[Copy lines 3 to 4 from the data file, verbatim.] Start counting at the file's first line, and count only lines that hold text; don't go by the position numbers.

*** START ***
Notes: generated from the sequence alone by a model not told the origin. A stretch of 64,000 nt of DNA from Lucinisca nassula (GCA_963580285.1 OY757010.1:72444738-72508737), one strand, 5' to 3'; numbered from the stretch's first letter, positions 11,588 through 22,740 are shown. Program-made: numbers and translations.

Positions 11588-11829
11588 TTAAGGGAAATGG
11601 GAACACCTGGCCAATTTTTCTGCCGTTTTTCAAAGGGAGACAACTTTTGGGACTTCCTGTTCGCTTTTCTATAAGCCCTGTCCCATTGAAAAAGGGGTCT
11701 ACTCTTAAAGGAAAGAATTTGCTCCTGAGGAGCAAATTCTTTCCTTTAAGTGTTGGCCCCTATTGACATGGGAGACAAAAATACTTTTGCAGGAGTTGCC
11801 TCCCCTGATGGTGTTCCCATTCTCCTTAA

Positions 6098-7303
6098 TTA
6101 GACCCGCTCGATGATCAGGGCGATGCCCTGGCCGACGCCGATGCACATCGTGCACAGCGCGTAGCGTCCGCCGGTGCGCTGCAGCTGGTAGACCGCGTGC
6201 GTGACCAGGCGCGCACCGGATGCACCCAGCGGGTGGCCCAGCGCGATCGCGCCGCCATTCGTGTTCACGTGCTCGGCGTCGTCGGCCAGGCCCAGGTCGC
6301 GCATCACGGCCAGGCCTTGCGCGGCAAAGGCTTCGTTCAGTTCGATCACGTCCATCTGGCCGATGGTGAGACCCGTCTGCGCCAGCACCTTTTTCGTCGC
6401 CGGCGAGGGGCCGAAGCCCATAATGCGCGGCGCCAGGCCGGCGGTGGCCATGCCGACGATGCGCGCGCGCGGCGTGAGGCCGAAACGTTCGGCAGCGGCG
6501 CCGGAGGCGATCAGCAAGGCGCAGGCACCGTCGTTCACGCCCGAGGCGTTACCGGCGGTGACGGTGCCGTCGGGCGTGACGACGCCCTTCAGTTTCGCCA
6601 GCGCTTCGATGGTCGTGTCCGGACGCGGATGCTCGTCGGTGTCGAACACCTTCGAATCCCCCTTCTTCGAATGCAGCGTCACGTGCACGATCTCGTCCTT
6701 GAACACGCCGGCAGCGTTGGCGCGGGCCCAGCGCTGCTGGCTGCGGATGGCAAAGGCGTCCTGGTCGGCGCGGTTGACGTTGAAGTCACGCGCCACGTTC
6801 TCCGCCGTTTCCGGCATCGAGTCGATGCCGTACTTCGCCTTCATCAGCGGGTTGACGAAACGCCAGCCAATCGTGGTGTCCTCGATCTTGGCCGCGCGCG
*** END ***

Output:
11588 TTAAGGGAAATGG
11601 GAACACCTGGCCAATTTTTCTGCCGTTTTTCAAAGGGAGACAACTTTTGGGACTTCCTGTTCGCTTTTCTATAAGCCCTGTCCCATTGAAAAAGGGGTCT